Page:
The day after the election, we weren’t talking much politics. It was still too raw for most of us. Corrie turned our attention to a potential venue for a show. She really wants all of us to put on a show together.

Corrie started talking about this beautiful church she had found in La Grange and how the programs director was enthusiastic about our group exhibiting there. I didn’t say anything, but a warning flag came up in my mind. This was a church. I listened closely. Corrie said that our work would be exhibited in the central sanctuary (where they pray) for everyone to see. She said the venue was beautiful: the church was built of gray stone with imported dark wood carvings from Italy. They exhibit shows regularly, so the lighting is really good. A lot of people would be seeing our work, and that’s what artists want, right? As many people as possible looking at their work.

I felt my stomach go into knots. She was so enthusiastic and hopeful- who was I to rain on her parade? Is quashing my friend’s hope sufficient reason for me to smother my truth? I decided that I had better get used to speaking up and suffering the consequences because I might be having to do a lot of that over the next four years. In my head I repeated to myself, “Never ask a question where you are afraid to hear the answer.” I would be testing my friends.

I said, “This sounds like a beautiful venue, but to be perfectly honest, I don’t feel comfortable exhibiting my work there.”

Corrie looked at me in shocked disbelief.

“It’s just that I’m Muslim. And the people you spoke with at the church, they are assuming that all of us are Christian. There are some people in that church who may not be comfortable having Muslim paintings in their sanctuary. This sounds like a great opportunity for all of you to exhibit, so you go for it. Don’t let me stop you. I’ll do another show with you.”

Corrie said, “Well, I don’t think they would object.”

I replied, “I don’t think you understand the political climate right now.” She stared at me in disbelief. “I think you at least have to tell the people in charge the situation. They’ll know their parish better than you, they’ll know how people will feel about it.”

Corrie looked thoughtful. Then she said, “We’re not doing this show without you. We are going to show together, all of us. That is what this group is about. And if this church doesn’t want your work there because you are Muslim, then I don’t want my work there either. It is against my Christian principles to have this kind of discrimination.”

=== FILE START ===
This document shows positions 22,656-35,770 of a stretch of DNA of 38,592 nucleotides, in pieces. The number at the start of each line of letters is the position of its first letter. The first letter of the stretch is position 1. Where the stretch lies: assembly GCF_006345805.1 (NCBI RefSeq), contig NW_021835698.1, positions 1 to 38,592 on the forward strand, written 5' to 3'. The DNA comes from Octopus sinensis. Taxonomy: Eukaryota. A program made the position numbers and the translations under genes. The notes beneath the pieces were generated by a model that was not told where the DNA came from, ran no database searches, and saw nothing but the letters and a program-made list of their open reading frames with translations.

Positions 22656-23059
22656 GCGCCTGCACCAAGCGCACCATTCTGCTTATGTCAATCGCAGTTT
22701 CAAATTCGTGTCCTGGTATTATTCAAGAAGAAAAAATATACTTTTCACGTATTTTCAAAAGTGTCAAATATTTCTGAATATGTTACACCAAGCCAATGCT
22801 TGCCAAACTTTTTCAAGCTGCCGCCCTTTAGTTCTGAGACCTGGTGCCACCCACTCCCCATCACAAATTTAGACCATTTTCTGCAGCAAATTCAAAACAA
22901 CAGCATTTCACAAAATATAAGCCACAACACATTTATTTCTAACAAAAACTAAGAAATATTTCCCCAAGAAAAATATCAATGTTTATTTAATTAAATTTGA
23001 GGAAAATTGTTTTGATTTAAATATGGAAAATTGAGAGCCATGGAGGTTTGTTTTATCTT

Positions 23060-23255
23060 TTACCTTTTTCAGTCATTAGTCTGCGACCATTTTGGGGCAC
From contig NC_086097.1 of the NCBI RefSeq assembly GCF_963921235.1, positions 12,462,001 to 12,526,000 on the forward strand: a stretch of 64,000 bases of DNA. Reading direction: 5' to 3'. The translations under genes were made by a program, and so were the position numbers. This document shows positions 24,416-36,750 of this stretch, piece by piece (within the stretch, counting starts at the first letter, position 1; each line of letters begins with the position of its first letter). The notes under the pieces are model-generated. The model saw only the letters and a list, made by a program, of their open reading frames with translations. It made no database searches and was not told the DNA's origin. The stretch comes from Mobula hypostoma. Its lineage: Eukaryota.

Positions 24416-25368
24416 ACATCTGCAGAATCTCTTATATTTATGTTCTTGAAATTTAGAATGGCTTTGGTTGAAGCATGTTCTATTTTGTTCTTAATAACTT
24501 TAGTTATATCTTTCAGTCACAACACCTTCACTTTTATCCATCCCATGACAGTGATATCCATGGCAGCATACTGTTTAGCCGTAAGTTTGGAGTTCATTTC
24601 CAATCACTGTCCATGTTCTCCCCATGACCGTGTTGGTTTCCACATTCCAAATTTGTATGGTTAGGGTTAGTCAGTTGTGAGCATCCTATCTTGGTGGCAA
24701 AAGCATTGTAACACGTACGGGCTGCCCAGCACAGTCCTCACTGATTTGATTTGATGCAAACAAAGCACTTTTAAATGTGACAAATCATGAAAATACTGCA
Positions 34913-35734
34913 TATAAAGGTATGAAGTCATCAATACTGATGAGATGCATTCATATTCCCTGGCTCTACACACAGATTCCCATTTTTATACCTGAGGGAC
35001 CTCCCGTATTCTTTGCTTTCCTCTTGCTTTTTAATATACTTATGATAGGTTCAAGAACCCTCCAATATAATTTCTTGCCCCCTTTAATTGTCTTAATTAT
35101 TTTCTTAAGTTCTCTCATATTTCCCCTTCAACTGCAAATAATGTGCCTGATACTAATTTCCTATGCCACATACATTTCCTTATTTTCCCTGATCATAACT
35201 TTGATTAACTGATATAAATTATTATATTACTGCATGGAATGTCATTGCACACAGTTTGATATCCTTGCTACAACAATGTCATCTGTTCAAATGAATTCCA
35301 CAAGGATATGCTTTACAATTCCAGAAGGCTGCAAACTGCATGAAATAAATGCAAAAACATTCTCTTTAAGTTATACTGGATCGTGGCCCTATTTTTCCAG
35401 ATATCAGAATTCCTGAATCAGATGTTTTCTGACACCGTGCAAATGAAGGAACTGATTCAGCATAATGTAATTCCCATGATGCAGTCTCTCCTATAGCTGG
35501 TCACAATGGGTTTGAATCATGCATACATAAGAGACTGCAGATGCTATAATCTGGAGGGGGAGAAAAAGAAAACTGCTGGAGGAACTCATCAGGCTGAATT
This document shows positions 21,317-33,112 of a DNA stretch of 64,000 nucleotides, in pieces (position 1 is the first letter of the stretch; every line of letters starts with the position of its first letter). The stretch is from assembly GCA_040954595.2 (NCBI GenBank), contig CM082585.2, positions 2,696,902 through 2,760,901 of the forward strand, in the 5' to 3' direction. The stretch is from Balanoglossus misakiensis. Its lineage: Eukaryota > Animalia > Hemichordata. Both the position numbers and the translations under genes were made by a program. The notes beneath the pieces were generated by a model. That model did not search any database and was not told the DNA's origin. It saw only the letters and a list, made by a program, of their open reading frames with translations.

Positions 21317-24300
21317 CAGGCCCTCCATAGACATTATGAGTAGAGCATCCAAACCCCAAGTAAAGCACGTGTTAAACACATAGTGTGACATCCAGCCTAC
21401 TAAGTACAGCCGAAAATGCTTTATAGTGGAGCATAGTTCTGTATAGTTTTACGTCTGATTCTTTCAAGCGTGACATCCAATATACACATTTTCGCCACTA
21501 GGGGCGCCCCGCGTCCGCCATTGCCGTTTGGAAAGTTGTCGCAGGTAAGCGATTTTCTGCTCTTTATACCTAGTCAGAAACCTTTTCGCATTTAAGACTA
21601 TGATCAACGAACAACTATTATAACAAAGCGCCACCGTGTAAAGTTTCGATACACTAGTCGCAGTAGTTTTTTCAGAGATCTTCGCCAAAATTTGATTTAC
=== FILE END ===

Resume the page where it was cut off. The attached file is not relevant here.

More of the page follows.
I thanked her. Tears welled up in my eyes. Although I had initially been afraid to speak up, after I found the courage to do so, I was rewarded with a demonstration of my friend’s love and solidarity.

Sometimes it is ok to rain on someone’s parade. Those puddles can give off beautiful reflections.

As a postscript, I’m sharing the paintings I made that day in Corrie’s workshop. Not my best effort, but considering the emotional circumstances, I’m ok with them.

I recently read of one meditation technique whereby you keep focused one image for a full minute, trying very hard to not think of anything else, blocking out all other competing thoughts. Looks like I am going to be doing a lot of still lives in the days to come….


Wearing My Pin

I’m taking a cue from Kate Brunner over at Feminism and Religion:

” For the foreseeable future, I’ll be wearing a single suffragette “pearl” on a safety pin, fastened over my heart to let anyone who crosses my path know I am a safe person to ask for help should they ever feel unsafe or threatened in my country. And notice I said anyone — I mean it too. ALL of my fellow Americans. Even the ones who would seek to strip me of rights and protections. As challenging as it may be, the service my faith demands of me does not discriminate.”

She was inspired by the Australian and Brexit movement.

I’m not going to wear a single pearl, instead I’ll be wearing the pins that my mother used to wear. They aren’t white, but I feel they better embody the message I am trying to convey. Added bonus, they will remind me of my mother and the values she tried so hard to pass on to me. I know if she were here now, she would be wearing a pin. I mean, look at how many she left me!

You are safe.

I’m looking forward to giving someone a much-needed hug.